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Author Topic: Mail order baby chickens  (Read 4772 times)
VolunteerK9
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« on: March 16, 2011, 10:55:44 AM »

I usually order several hundred chicks a year to raise in 'Chicken tractors'. I sell off the roosters as fryers and keep all the pullets for egg production. At the end of their egg producing life which to me is about 2 years, I then sell off the hens and repeat the process. I just wanted to throw out the idea to everyone as a way to make a little money on the side. We have a pretty large Hispanic population that is my customer base. The chicken tractors are great. Mine are 10 x 12 x 2. Half of the cage is covered in tin roofing and the other half chicken wire. I can place 2 lawn mower wheels on one end of it and move it to fresh grass every couple of days. The chickens are great fertilizers, aerators, and pest controllers. Just be careful to slightly overlap where your pen was from where you moved it to or else you wind up with a cool, dark green checkerboard effect in your yard/field.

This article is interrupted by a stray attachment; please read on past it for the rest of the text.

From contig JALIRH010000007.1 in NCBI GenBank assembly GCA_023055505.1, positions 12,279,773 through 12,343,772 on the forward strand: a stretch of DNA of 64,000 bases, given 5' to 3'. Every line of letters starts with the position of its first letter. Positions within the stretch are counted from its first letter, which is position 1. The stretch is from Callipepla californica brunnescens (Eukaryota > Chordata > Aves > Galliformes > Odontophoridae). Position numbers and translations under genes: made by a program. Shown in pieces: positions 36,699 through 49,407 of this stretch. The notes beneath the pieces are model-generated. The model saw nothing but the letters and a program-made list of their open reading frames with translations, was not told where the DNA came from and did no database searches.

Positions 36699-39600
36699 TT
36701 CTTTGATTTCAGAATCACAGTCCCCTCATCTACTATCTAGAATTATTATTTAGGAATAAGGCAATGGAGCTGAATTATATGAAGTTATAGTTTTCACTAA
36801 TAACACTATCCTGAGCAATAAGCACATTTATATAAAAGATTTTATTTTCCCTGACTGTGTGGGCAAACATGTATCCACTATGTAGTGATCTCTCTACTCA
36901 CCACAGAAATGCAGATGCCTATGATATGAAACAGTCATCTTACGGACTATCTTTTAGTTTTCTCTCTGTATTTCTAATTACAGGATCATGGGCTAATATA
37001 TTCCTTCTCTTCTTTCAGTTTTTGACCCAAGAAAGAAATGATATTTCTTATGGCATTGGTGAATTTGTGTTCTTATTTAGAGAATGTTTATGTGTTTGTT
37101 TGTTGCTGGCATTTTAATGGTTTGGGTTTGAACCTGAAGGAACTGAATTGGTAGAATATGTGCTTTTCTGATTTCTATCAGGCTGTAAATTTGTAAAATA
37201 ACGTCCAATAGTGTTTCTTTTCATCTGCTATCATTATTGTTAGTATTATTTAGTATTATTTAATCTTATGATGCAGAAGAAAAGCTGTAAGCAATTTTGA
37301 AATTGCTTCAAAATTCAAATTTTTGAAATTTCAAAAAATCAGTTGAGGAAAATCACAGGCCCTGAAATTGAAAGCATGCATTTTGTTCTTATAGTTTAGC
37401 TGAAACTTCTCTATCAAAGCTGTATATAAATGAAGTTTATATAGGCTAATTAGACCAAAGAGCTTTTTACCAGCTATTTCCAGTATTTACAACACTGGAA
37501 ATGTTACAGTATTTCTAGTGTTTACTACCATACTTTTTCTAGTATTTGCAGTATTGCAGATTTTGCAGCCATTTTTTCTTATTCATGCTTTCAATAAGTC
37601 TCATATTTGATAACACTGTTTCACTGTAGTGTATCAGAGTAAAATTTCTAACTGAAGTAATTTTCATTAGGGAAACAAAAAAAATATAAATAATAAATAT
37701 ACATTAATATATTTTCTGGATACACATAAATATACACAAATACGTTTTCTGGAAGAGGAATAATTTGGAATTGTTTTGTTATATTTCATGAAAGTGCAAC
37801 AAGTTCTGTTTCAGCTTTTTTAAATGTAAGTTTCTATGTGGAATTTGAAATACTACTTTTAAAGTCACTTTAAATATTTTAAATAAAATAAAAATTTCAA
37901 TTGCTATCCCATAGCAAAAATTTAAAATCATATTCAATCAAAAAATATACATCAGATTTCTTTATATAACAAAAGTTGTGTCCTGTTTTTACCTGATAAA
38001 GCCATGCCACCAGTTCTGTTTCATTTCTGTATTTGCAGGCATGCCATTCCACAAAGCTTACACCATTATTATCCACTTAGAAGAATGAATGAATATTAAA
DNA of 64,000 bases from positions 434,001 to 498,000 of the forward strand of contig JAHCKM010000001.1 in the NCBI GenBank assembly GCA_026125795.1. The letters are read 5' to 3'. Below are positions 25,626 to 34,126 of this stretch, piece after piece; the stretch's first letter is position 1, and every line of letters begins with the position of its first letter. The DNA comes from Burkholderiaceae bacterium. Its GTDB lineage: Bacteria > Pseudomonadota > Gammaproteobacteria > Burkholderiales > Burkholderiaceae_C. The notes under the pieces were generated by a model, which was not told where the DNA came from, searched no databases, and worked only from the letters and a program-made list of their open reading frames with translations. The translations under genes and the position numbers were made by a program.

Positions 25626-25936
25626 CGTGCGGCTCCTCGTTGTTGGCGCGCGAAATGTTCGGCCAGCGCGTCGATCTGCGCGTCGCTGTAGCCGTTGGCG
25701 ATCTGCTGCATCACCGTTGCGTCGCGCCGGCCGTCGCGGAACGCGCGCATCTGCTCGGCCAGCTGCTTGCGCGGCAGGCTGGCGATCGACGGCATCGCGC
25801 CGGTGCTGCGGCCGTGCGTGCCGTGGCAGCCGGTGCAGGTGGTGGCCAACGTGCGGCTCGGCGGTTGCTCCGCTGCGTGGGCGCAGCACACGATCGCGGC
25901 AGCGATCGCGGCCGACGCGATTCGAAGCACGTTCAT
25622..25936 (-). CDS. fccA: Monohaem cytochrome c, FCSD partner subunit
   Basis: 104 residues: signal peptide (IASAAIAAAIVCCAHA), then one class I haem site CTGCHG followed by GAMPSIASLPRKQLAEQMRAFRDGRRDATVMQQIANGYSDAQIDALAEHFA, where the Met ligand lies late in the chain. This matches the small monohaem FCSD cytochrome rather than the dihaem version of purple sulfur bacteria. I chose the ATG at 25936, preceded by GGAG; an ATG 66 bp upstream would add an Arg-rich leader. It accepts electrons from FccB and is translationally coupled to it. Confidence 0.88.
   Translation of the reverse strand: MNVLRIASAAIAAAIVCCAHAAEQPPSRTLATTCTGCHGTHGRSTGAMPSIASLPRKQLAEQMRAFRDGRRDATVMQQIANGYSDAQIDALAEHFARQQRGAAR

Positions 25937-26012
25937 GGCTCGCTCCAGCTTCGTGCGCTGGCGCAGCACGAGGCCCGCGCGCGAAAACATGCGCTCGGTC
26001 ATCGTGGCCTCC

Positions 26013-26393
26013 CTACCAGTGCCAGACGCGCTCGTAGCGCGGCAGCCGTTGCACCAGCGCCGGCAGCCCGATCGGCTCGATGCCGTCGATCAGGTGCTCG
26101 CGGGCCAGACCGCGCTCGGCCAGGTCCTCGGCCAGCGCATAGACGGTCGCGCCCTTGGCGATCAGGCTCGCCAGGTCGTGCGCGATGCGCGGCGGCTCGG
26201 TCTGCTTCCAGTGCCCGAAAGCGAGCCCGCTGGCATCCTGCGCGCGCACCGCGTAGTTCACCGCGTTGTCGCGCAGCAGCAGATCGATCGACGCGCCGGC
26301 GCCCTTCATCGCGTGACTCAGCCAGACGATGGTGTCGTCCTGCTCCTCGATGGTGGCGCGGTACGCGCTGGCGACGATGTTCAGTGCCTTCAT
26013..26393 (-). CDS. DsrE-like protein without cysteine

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hardwood
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« Reply #1 on: March 16, 2011, 11:07:15 AM »

Don't tease us like that K9...pics?

Scott
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"In the first place, we should insist that if the immigrant who comes here in good faith becomes an American and assimilates himself to us, he shall be treated on an exact equality with everyone else, for it is an outrage to discriminate against any such man because of creed, or birthplace, or origin. But this is predicated upon the person's becoming in every facet an American, and nothing but an American...There can be no divided allegiance here. Any man who says he is an American, but something else also, isn't an American at all. We have room for but one flag, the American flag...We have room for but one language here, and that is the English language...And we have room for but one sole loyalty and that is a loyalty to the American people."